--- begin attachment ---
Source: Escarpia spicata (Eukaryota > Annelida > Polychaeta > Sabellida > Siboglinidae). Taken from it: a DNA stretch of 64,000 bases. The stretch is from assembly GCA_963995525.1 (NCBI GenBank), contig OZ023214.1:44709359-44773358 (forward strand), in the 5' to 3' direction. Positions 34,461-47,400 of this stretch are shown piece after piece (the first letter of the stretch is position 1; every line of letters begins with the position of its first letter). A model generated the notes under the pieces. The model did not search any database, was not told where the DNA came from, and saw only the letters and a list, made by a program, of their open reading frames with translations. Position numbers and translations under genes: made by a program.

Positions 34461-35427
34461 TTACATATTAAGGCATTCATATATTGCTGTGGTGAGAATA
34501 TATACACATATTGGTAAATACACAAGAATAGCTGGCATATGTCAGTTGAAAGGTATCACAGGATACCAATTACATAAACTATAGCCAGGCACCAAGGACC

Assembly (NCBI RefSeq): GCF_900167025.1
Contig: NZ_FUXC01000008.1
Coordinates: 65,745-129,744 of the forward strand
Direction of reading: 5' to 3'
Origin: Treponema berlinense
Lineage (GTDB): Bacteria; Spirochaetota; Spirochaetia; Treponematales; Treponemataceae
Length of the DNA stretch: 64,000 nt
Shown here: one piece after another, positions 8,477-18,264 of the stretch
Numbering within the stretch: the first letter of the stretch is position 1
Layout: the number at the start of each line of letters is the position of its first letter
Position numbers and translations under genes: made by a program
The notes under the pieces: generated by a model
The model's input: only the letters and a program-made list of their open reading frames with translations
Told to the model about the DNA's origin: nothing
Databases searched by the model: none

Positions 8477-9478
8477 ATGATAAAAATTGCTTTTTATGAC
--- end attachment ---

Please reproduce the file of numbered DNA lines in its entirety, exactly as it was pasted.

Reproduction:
Source: Escarpia spicata (Eukaryota > Annelida > Polychaeta > Sabellida > Siboglinidae). Taken from it: a DNA stretch of 64,000 bases. The stretch is from assembly GCA_963995525.1 (NCBI GenBank), contig OZ023214.1:44709359-44773358 (forward strand), in the 5' to 3' direction. Positions 34,461-47,400 of this stretch are shown piece after piece (the first letter of the stretch is position 1; every line of letters begins with the position of its first letter). A model generated the notes under the pieces. The model did not search any database, was not told where the DNA came from, and saw only the letters and a list, made by a program, of their open reading frames with translations. Position numbers and translations under genes: made by a program.

Positions 34461-35427
34461 TTACATATTAAGGCATTCATATATTGCTGTGGTGAGAATA
34501 TATACACATATTGGTAAATACACAAGAATAGCTGGCATATGTCAGTTGAAAGGTATCACAGGATACCAATTACATAAACTATAGCCAGGCACCAAGGACC

Assembly (NCBI RefSeq): GCF_900167025.1
Contig: NZ_FUXC01000008.1
Coordinates: 65,745-129,744 of the forward strand
Direction of reading: 5' to 3'
Origin: Treponema berlinense
Lineage (GTDB): Bacteria; Spirochaetota; Spirochaetia; Treponematales; Treponemataceae
Length of the DNA stretch: 64,000 nt
Shown here: one piece after another, positions 8,477-18,264 of the stretch
Numbering within the stretch: the first letter of the stretch is position 1
Layout: the number at the start of each line of letters is the position of its first letter
Position numbers and translations under genes: made by a program
The notes under the pieces: generated by a model
The model's input: only the letters and a program-made list of their open reading frames with translations
Told to the model about the DNA's origin: nothing
Databases searched by the model: none

Positions 8477-9478
8477 ATGATAAAAATTGCTTTTTATGAC